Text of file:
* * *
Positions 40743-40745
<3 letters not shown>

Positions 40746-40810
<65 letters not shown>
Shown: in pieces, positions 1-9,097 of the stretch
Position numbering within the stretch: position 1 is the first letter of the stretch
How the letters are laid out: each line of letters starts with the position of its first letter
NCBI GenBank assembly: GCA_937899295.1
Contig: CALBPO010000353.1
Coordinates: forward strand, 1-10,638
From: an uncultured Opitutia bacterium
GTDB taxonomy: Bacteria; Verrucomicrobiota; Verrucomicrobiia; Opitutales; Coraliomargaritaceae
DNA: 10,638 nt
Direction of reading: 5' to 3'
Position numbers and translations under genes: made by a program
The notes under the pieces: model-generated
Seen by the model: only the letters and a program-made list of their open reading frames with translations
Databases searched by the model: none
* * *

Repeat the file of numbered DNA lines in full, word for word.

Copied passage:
Positions 40743-40745
<3 letters not shown>

Positions 40746-40810
<65 letters not shown>
Shown: in pieces, positions 1-9,097 of the stretch
Position numbering within the stretch: position 1 is the first letter of the stretch
How the letters are laid out: each line of letters starts with the position of its first letter
NCBI GenBank assembly: GCA_937899295.1
Contig: CALBPO010000353.1
Coordinates: forward strand, 1-10,638
From: an uncultured Opitutia bacterium
GTDB taxonomy: Bacteria; Verrucomicrobiota; Verrucomicrobiia; Opitutales; Coraliomargaritaceae
DNA: 10,638 nt
Direction of reading: 5' to 3'
Position numbers and translations under genes: made by a program
The notes under the pieces: model-generated
Seen by the model: only the letters and a program-made list of their open reading frames with translations
Databases searched by the model: none